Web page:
Samira Bahrami, Bahram Kazemi*, Hakimeh Zali, Peter C. Black, Abbas Basiri, Mojgan Bandehpour, Mehdi Hedayati and Amirhossein Sahebkar Pages 150 - 172 ( 23 )
Background: Bladder cancer accounts for almost 54% of urinary system cancer and is the second most frequent cause of death in genitourinary malignancies after prostate cancer. About 70% of bladder tumors are non-muscle-invasive, and the rest are muscle-invasive. Recurrence of the tumor is the common feature of bladder cancer. Chemotherapy is a conventional treatment for MIBC, but it cannot improve the survival rate of these patients sufficiently. Therefore, researchers must develop new therapies. Antibody-based therapy is one of the most important strategies for the treatment of solid tumors. Selecting a suitable target is the most critical step for this strategy.Objective: The aim of this study is to detect therapeutic cell surface antigen targets in bladder cancer using data obtained by proteomic studies. Methods: Isobaric tag for relative and absolute quantitation (iTRAQ) analysis had identified 131 overexpressed proteins in baldder cancer tissue and reverse-phase proteomic array (RPPA) analysis had been done for 343 tumor tissues and 208 antibodies. All identified proteins from two studies (131+208 proteins) were collected and duplicates were removed (331 unique proteins). Gene ontology study was performed using gene ontology (GO) and protein analysis through evolutionary relationships (PANTHER) databases. The Human Protein Atlas database was used to search the protein class and subcellular location of membrane proteins obtained from the PANTHER analysis. Results: Membrane proteins that could be suitable therapeutic targets for bladder cancer were selected. These included: Epidermal growth factor receptor (EGFR), Her2, Kinase insert domain receptor (KDR), Heat shock protein 60 (HSP60), HSP90, Transferrin receptor (TFRC), Activin A Receptor Like Type 1 (ACVRL1), and cadherin 2 (CDH2). Monoclonal antibodies against these proteins or their inhibitors were used for the treatment of different cancers in preclinical and clinical trials. Conclusion: These monoclonal antibodies and inhibitor molecules and also their combination can be used for the treatment of bladder cancer.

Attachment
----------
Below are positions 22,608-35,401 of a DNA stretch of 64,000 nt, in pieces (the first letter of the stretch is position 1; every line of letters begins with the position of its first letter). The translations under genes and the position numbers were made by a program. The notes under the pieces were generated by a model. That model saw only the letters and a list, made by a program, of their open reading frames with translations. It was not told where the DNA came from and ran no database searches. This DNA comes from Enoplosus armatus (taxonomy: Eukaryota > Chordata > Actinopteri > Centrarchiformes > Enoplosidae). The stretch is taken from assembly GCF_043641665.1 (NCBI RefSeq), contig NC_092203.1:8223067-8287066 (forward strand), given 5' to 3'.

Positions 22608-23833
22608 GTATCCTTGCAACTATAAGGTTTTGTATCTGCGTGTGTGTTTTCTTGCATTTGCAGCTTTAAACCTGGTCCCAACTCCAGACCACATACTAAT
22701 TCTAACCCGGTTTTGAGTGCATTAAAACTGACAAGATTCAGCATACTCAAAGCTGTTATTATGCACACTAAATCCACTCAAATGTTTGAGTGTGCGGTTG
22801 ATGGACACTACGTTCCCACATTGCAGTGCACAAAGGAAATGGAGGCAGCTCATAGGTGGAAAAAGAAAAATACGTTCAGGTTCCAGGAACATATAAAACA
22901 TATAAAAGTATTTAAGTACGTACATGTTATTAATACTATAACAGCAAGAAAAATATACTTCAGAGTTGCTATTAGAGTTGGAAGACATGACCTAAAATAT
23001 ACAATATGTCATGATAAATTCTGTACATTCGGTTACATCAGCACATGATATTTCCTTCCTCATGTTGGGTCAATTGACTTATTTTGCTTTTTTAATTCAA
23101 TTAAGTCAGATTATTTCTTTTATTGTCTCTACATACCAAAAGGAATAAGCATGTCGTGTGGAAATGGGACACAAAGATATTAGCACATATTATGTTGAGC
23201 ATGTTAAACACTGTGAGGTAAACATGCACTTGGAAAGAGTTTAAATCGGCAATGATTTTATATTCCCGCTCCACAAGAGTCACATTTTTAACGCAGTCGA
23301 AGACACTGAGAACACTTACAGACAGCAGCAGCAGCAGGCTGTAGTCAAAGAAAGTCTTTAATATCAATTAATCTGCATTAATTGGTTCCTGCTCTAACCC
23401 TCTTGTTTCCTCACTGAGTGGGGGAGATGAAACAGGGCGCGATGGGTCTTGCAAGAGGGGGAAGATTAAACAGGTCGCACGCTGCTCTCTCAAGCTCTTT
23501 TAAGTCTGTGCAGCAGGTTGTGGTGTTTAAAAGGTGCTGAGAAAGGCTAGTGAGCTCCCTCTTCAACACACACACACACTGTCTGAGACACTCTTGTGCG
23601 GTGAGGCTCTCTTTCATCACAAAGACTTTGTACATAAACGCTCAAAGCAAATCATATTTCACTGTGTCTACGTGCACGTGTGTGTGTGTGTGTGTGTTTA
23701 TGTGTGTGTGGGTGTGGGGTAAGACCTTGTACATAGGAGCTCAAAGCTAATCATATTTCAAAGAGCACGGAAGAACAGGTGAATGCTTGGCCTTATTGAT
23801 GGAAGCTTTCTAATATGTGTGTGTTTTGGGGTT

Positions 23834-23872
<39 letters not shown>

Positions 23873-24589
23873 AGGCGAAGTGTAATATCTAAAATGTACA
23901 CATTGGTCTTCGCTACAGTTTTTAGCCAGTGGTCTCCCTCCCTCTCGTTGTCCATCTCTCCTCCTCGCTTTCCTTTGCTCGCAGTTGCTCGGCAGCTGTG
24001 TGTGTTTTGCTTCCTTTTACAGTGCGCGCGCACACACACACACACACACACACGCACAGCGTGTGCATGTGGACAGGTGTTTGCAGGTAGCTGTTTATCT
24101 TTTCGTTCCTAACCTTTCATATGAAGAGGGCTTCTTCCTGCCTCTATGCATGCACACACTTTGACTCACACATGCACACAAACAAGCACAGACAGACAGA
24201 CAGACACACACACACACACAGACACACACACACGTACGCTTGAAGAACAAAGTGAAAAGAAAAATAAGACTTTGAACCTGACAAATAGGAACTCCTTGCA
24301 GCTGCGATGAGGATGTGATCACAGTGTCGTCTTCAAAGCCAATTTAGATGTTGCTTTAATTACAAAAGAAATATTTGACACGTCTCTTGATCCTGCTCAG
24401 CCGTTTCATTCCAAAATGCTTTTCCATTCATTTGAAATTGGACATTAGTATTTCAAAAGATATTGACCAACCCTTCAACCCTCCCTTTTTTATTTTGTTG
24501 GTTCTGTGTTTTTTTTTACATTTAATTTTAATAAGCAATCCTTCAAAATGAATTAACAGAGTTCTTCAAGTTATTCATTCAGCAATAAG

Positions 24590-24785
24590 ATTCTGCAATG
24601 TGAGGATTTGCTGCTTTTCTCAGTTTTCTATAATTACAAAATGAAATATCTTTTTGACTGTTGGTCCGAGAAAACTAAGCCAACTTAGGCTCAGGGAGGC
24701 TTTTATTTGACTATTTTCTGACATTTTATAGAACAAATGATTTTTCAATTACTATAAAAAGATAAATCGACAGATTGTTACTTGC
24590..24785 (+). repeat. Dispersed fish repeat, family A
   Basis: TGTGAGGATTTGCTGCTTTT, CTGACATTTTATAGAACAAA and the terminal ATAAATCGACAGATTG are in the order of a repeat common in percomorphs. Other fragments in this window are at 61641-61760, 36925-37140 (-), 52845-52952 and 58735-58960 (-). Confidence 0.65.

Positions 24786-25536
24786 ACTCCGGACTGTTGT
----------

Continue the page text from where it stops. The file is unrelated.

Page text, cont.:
Bladder cancer, targeted therapy, monoclonal antibodies, proteomics, DNA.
Biotechnology Department, School of Advanced Technologies in Medicine, Shahid Beheshti University of Medical Sciences, Tehran, Biotechnology Department, School of Advanced Technologies in Medicine, Shahid Beheshti University of Medical Sciences, Tehran, Medical Nanotechnology and Tissue Engineering Research Center, School of Advanced Technologies in Medicine, Shahid Beheshti University of Medical Sciences, Tehran, Vancouver Prostate Center, Department of Urologic Sciences, University of British Columbia, Vancouver, Department of Urology, Urology and Nephrology Research Center, Shahid Labbafinejad Medical Center, Shahid Beheshti University of Medical Sciences, Tehran, Department of Biotechnology, School of Advanced Technologies in Medicine, Shahid Beheshti University of Medical Sciences, Tehran, Cellular and Molecular Endocrine Research Center, Research Institute for Endocrine Sciences, Shahid Beheshti University of Medical Sciences, Tehran, Halal Research Center of IRI, FDA, Tehran